by Sarah Fenske
Tammy Chapman, the former Penthouse Pet photographed earlier this year with Missouri Lt. Governor Peter Kinder at a south-city bar known for its "pantsless parties," says she never had an affair with the politician -- but it wasn't for lack of trying on his part.
In fact, Chapman tells Daily RFT, Kinder was obsessed with her nearly sixteen years ago, when she was a young stripper on the East Side and he was an up-and-coming Republican state senator -- to the point that she cut off all contact. Still, when he saw her at Verlin's Bar and Grill last winter, after they hadn't seen each other in years, she says that Kinder -- who is now widely believed to be mounting a challenge to incumbent Governor Jay Nixon, a Democrat -- suggested she move into his Brentwood condo.
The condo's $1,555 monthly rent is paid for by Kinder's campaign committee, records show.
Kinder's spokesman, Jay Eastlick, referred all questions to his campaign committee. The spokesman for the committee, Jared Craighead, did not return two calls seeking comment. (We'll update this post if we hear back.)
Chapman was Penthouse's "pet of the month" in August 1992. In an exclusive interview, she tells Daily RFT that she met Kinder, then a 40-year-old state senator, around 1994, while she was working as an "entertainer" at the Diamond Cabaret in Sauget, Illinois. (The club has since changed its name.) She introduced herself to Kinder by giving him a hug and sitting on his lap; he gave her a business card showing he was a state senator.
"I'm not a political person, so big whoop," Chapman says.
But if she was unimpressed with the politician, he seemed very impressed with her. The never-married Kinder started coming to the club every Monday, and then every Monday and every Wednesday. He showered Chapman with attention, bringing her cookies and brownies and writing her at least a half-dozen letters. And, she says, he continually pestered her to attend functions with him in his hometown of Cape Girardeau. She declined.
But even though she estimates Kinder was spending an estimated $200 per visit, Chapman eventually cut off contact. "He became very aggressive with me," she says. "I couldn't tolerate what he was making me do."
Chapman alleges that while she gave the state senator private dances, he would grab her by the shoulders and aggressively try to force her head into his lap. "He'd pull me down to his groin -- really, really hard, to the point that it hurt me," she says. Alarmed by his conduct and the letters he was writing, she told him not to come in any more. "I was willing to give up the money he gave me," she says simply.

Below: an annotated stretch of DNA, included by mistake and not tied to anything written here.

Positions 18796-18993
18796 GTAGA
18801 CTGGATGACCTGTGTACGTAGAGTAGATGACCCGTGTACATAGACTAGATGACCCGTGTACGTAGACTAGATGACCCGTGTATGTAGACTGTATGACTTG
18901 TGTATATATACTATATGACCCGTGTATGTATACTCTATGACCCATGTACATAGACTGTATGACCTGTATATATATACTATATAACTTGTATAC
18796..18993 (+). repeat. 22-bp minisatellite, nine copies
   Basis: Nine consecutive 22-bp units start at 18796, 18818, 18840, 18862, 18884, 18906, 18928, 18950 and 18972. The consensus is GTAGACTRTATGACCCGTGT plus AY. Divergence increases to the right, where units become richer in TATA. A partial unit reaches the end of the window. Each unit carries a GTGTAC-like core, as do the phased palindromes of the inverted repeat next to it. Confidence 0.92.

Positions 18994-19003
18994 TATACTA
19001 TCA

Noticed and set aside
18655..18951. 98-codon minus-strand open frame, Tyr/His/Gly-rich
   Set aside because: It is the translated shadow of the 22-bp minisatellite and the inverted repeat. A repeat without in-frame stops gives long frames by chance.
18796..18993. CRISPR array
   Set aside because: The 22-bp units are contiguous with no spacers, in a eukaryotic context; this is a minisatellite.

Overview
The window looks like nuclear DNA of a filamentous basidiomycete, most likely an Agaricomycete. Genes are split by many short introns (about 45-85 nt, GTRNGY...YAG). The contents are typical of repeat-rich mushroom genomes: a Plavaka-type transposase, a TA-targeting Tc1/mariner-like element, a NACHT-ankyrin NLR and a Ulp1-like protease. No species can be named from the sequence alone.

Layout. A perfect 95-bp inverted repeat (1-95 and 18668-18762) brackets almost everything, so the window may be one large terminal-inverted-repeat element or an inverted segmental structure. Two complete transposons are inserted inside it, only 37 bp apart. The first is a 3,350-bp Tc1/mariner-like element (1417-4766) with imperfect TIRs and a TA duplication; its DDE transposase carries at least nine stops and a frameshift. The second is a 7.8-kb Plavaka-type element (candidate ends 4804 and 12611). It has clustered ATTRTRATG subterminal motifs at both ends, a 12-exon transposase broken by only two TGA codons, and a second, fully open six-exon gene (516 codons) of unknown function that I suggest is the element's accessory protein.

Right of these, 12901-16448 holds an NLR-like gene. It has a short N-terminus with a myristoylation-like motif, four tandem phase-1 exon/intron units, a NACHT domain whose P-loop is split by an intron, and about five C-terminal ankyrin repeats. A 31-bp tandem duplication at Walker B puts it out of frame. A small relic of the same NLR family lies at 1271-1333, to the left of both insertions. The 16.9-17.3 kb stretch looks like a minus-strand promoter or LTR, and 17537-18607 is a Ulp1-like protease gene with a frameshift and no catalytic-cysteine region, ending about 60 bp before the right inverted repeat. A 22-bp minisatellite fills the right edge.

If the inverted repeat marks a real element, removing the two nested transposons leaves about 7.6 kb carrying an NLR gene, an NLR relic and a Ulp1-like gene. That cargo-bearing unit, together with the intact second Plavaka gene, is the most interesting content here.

Even then, he'd visit. "He would show up and sit there and just ogle me," Chapman recalls.
Eventually, says Chapman, Kinder gave up. She saw him four years ago at an NRA convention: Their eyes locked, and Chapman confided to a companion that this was the creepy guy she'd told him about. But the two never spoke.
That is, until earlier this year, when Kinder showed up while she was tending bar at Verlin's, a south-city watering hole famous for its "Pantsless Parties," during which bartenders sling drinks while clad only in their underwear. Kinder walked in during the day, and she was fully clothed, Chapman recalls. (She has since left Verlin's.)
Trying to do her job, Chapman asked the 56-year-old Kinder, who was now lieutenant governor and a rising Tea Party star, whether he remembered her. He said he did. They got to chatting, and when she mentioned she was looking to find a new apartment, he pounced.
"I just got a nice place in Brentwood," he said. "You can come live with me."
Records at the Missouri Ethics Commission show that Kinder's campaign began paying rent on a condo at the Villas at Brentwood on March 7 and spent $889 on furniture for the place a week later. (After the St. Louis Post-Dispatch revealed that he'd spent more than $52,000 in taxpayer money at luxury hotels in the St. Louis area, including the Four Seasons and the Chase Park Plaza, Kinder announced that his campaign would be leasing a condo in Richmond Heights for his frequent visits to the city. But the lease was clearly inked at least a month earlier than Kinder's announcement, his campaign finance reports show.)
The bartender didn't take the invitation as a platonic one. "He told me it was a big place, with a couple of bedrooms, and I could have my own -- unless I wanted to come snuggle up with him," Chapman says. "It was like going straight back to the past when he'd offer to have me come to events in Cape Girardeau all the time. I declined, declined and declined -- every offer he gave me. I only danced with him because he gave me money."
Now 39 years old, Chapman has maintained her lithe figure and dancer's posture. (In person she looks tiny despite her curves, and much younger than in the now-infamous photo circulating through the media.) As a young stripper, she'd chosen not to tell men the truth about her personal life, knowing that if they learned she was gay, it would interfere with her tips. But today she's out and proud of who she is.
So when Kinder made his proposition, she says, she didn't just turn him down -- she shot him down. "I said, 'Oh, honey, I don't think my girlfriend would like that!'" He was out of the bar in less than an hour; she hasn't heard from him since.
As for that famous photo, she's mystified as to how it got out. She took it, she says, and she e-mailed it to him before deleting it. Kinder, she says, is the only person she e-mailed it to; she has no idea how it wound up being sent to Riverfront Times.
Chapman says she's speaking out because she's disgusted by Kinder's behavior, both in the mid-'90s and today. "He uses his political business card to get women," she says.
She adds, "He is not fit for public office."